We seem to be at a crossroads this year. Another clinical trial has just been published(1) showing that in people with depression who are not responding well to SSRIs, the addition of folate results in symptom improvement. This is not the first study to show that a single nutrient ‘boosted’ the effect of a psychiatric medication, nor will it be the last. The crossroads we are referring to is this: are we as a society satisfied to keep studying one nutrient at a time to try to improve symptoms in people maintained on medications, or is it not time to determine whether treatment with a broad spectrum of dietary minerals and vitamins alone can result in restoration of mental health? This may surprise some of the readers here, but the fact is that there are more than 25 peer-reviewed publications in medical and scientific journals showing that broad-spectrum micronutrient formulas benefit people with symptoms of depression, bipolar disorder, ADHD, psychosis, etc. And who has funded almost all this research? Private donors.
Last summer, Bonnie established two charitable funds, one in the U.S. and one in Canada. She did this out of frustration with the inability of her younger colleagues to obtain competitive grants to support multinutrient research, in spite of 15 years of accumulating peer-reviewed studies showing how promising this field. The funds issue charitable receipts for their respective countries, they are completely independent of commercial interests, and they are managed by reputable community foundations.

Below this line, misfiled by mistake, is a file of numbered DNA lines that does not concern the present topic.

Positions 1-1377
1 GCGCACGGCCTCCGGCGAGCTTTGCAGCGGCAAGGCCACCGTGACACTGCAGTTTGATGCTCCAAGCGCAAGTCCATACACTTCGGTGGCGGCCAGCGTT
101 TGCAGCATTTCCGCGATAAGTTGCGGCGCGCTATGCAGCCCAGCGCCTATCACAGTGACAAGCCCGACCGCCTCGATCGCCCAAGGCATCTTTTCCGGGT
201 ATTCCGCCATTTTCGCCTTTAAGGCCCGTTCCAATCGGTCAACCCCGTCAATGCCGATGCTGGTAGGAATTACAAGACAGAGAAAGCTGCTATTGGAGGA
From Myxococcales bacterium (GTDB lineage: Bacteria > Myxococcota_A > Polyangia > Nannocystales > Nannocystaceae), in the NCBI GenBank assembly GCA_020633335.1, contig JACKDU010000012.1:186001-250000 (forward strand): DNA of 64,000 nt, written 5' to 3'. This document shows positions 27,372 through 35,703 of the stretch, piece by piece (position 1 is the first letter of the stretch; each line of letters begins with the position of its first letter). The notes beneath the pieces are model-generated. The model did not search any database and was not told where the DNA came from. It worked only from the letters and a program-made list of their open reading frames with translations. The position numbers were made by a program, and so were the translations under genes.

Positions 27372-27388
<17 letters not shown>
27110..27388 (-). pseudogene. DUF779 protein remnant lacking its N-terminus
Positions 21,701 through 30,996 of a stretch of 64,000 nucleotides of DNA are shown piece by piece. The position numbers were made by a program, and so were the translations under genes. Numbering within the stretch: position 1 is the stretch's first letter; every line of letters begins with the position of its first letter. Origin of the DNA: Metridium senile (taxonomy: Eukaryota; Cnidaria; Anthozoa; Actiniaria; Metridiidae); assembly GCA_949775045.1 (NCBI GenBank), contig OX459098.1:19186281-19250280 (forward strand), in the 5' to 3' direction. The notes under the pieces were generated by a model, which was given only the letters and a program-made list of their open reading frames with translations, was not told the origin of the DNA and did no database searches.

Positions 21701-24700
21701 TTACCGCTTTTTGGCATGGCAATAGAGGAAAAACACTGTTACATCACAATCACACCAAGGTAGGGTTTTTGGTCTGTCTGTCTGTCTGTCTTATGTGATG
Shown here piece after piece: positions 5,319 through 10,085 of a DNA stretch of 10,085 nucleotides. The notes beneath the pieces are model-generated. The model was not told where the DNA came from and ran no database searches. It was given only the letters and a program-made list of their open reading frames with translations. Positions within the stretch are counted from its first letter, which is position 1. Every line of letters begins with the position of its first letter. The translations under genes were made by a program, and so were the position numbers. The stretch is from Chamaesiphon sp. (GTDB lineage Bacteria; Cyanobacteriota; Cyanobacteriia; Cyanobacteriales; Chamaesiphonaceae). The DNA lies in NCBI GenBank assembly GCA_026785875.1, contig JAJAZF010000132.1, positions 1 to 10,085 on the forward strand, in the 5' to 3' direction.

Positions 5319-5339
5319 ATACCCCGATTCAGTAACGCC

In the United States, the first Tuesday in December has been named GIVING TUESDAY, a day to make your end-of-year charitable donations (to get the tax credits for that year). This year it is December 1. But really, all of December is an opportunity to make those charitable donations you have been thinking about. If you have the financial ability to support others, we encourage you to donate to your favorite charities, especially those focused on improving mental health wellness. If you think funding multinutrient treatment of mental disorders is important, you may want to check out the one just established(2) — but we urge you to consider any that are important to you. Think about donating to charities focused on mental wellness at this time of year.
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- Shelton RC et al. Results of a double-blind randomized study of adjunctive L-methylfolate calcium in patients with MDD who are inadequate responders to SSRIs. J Clin Psychiatry, 2015: ePub ahead of print.
- If you are an American taxpayer, please go to this link to watch a 5-min video about the fund: https://www.youtube.com/watch?v=cdmnKuw57yw
Go to this link if you want to donate:
Mad in America hosts blogs by a diverse group of writers. These posts are designed to serve as a public forum for a discussion—broadly speaking—of psychiatry and its treatments. The opinions expressed are the writers’ own.